Christine “potter” Chi has been with the Evil Geniuses Valorant roster since the start of 2021 first as a player, then as their head coach.

Under her leadership, they finished top four at VCT 2022 NA Stage 1 and 2 Challengers open qualifiers, but ended the year in disappointedly in last place at the North America Last Chance Qualifier.

In the first international LAN event in 2023 at LOCK//IN São Paulo, they swept Team Heretics in the first round before losing to Talon Esports in the second, which ended their run.

During the VCT 2023 Americas League regular season, Evil Geniuses finished 6th to take the last and final playoffs spot — which was the turning point for this roster. In the first round, they defeated NRG Esports 2-1 and swept Cloud9, before losing to LOUD in the upper bracket semifinals. In the lower bracket finals, they weren’t able to overcome NRG a second time, and bowed out.

Making it top three however, qualified them for Masters Tokyo 2023 — the one NA team that no one expected, what more, make such a deep run in the tournament, again in the top three. Their success leading up to Masters has been one of gradual growth, supported by meticulous planning and goal setting, potter tells ONE Esports in an exclusive interview.

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This increasingly successful Evil Geniuses Valorant roster was no accident — because they’re led by potter

Evil Geniuses Valorant roster pose onstage after victory against Team Liquid at VALORANT Masters Tokyo Brackets Stage at Tipstar Dome Chiba on June 19, 2023 in Tokyo, Japan
Credit: Riot Games

EG first shocked when they upset VCT Pacific powerhouse DRX 2-0 in the group stage.

Proving that that win wasn’t just a one-off series, they went on to upset VCT 2023 Americas champion and Valorant Champions 2022 winner, LOUD. They then swept VCT 2023 EMEA champion Team Liquid in the upper bracket semifinals before narrowly losing to Fnatic in the upper bracket final, 2-1.

“We definitely have not hit our skill ceiling yet. There’s so much untapped potential, and that is what’s fantastic about this game,” potter told ONE Esports. “It really allows you to be as nerdy as you want, with as much stuff as you want.”

Jett main Max “Demon1” Mazanov only joined the team earlier this year, and has already achieved so much. It is also IGL Kelden “Boostio” Pupello and Alexander “jawgemo” Mor’s first year playing at this competitive level, which is why potter believes they’re only “just getting started.”

A team that focuses more on honing their own game than counter-strategies, they do so by optimizing everything. “All the prep leading up to this event, as far as being in the right position at the right time, or having each player react appropriately, are things we put a lot of focus on prior to the event, so were ready,” said potter.

The first step in her optimization process involves reviewing the tools that she has: each individual player’s strengths. From there, she makes day-to-day adjustments, preparing weeks in advance for a week of practice such that there are clear goals set each day.

“Let’s say we practice seven days a week. Throughout the seven days, maybe three of those days, I’ll be talking a lot, and then for four days, not as much. It just depends on if it’s a performance day or a scrim day,” potter explained. “I have a lot of intent per day.”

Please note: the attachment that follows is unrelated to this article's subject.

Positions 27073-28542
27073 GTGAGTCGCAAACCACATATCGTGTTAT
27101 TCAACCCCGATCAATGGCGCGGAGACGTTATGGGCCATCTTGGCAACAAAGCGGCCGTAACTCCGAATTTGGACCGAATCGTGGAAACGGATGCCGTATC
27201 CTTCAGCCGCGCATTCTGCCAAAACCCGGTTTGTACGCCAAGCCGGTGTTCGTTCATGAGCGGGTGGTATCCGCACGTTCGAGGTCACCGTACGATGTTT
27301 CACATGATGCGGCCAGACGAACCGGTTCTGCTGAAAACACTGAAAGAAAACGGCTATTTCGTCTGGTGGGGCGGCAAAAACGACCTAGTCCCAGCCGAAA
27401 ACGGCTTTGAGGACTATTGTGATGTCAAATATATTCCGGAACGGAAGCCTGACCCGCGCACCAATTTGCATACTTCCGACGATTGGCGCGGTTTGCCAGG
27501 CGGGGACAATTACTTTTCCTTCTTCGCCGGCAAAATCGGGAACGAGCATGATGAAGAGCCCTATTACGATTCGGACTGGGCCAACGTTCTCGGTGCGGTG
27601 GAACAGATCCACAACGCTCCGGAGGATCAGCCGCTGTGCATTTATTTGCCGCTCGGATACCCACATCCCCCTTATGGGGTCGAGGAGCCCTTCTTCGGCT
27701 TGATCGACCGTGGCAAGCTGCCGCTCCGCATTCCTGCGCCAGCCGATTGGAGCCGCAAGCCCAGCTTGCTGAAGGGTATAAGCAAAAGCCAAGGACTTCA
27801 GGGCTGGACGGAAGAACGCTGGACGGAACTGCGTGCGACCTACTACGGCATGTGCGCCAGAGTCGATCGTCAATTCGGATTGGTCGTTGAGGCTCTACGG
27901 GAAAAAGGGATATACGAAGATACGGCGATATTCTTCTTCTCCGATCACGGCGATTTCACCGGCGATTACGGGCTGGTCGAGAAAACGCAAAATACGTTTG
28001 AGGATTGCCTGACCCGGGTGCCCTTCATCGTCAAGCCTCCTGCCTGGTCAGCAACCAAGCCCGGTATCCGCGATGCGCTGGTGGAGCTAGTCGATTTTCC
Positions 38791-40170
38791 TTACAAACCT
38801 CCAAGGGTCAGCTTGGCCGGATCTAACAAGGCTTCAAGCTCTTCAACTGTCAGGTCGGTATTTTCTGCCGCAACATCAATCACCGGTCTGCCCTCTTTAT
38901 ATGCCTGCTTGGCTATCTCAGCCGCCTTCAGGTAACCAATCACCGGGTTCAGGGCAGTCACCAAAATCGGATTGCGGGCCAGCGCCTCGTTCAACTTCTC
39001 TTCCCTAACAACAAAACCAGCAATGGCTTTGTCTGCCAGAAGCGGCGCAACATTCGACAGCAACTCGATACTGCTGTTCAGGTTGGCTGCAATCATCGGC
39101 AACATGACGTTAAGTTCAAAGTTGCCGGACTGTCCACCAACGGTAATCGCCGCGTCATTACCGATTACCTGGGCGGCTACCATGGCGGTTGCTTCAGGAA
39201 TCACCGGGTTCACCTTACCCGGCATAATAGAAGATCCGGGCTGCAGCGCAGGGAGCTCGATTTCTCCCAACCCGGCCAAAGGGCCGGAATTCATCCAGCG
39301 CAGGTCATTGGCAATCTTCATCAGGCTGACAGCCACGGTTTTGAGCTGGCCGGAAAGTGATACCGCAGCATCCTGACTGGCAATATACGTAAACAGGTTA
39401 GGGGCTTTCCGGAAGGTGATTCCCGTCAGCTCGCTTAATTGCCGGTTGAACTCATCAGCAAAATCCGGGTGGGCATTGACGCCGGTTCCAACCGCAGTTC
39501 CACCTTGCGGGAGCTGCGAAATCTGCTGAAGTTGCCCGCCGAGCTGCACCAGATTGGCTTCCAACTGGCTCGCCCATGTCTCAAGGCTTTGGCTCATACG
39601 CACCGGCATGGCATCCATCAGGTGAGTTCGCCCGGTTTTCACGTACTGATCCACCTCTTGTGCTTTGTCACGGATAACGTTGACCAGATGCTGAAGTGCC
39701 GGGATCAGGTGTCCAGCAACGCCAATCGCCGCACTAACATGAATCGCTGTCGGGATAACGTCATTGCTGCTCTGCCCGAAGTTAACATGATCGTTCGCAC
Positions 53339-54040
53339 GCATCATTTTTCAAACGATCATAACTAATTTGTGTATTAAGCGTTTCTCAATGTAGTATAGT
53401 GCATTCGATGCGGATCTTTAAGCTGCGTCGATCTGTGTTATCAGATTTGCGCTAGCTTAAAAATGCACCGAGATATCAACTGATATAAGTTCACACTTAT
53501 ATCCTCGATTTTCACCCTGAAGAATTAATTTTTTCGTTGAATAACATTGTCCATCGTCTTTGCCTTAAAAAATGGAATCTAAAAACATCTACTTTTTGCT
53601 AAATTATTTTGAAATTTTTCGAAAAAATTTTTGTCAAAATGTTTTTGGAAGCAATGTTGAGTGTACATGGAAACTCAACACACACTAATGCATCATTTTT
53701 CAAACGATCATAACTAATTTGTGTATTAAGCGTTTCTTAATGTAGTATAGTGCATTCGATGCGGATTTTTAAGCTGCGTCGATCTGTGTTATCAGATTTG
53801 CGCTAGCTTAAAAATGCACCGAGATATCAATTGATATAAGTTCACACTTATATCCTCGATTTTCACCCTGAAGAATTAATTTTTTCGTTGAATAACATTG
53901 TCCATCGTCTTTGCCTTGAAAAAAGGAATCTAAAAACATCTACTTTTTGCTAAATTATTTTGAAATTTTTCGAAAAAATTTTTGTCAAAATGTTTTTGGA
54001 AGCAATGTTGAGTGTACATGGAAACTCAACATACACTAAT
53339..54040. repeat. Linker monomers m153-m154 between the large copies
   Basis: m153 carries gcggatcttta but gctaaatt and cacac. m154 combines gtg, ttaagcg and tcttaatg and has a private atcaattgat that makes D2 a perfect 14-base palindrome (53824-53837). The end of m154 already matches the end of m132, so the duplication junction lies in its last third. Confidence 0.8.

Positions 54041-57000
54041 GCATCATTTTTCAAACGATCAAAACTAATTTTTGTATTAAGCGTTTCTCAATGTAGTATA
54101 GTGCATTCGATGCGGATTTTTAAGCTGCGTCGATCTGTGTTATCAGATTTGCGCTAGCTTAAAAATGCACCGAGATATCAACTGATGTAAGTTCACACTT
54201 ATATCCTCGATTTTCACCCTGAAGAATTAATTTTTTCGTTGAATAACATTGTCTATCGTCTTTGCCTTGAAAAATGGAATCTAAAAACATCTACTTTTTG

Every single improvement the Evil Geniuses Valorant roster experienced to get where they are at Masters Tokyo has been carefully managed by potter since day zero in 2021 when she took over as head coach.

Evil Geniuses at VALORANT Masters Tokyo Rehearsal Day at Tipstar Dome Chiba on June 10, 2023 in Tokyo, Japan
Credit: Riot Games

“EG has not been willing to spend money on the players. They put a lot of focus on the development aspect of rosters. And that’s something that I knew coming into it. So the types of players we were capable of getting were very different from what other franchise organizations could get,” she shared.

The organization’s philosophy aligns with hers, one that stems from her experience as a pro CS:GO player for twelve years from 2006 to 2018 which made her realize the most important lesson: the grass is never greener on the other side.

“Most of the players I picked up were not players that had options across the board. And that’s just factual. The players I picked up were left behind. They didn’t have a bunch of teams coming after them. They didn’t have offers on the table. They didn’t have to choose between EG and another team,” said potter, who made it a point to set expectations right from the start. “On day one, that’s something I discussed with the players: hey, we’re all in this together. It’s not like we had any other options to begin with.”

EG’s upward journey in Valorant the last two years has proven that potter’s transition from pro player across two FPS titles has definitely been a successful one. After all, not all pro players make good coaches, and not all good coaches are former pro players.

She attributes her success to two reasons — her interest in esports started way back in 2001 when she watched her very first game, which has pursue developing her own game IQ for many years, which has given her a different perspective.

“The most important thing is because I’ve been losing for so long. I’ve been losing for so long. I haven’t been on the best of the best teams, so figuring out how to win as a team when you don’t have the best teammates or the best strategies, or the best of the best — that perspective means a lot, especially when you’re first starting out as a squad,” said potter. “So that unique perspective gives us the edge.”

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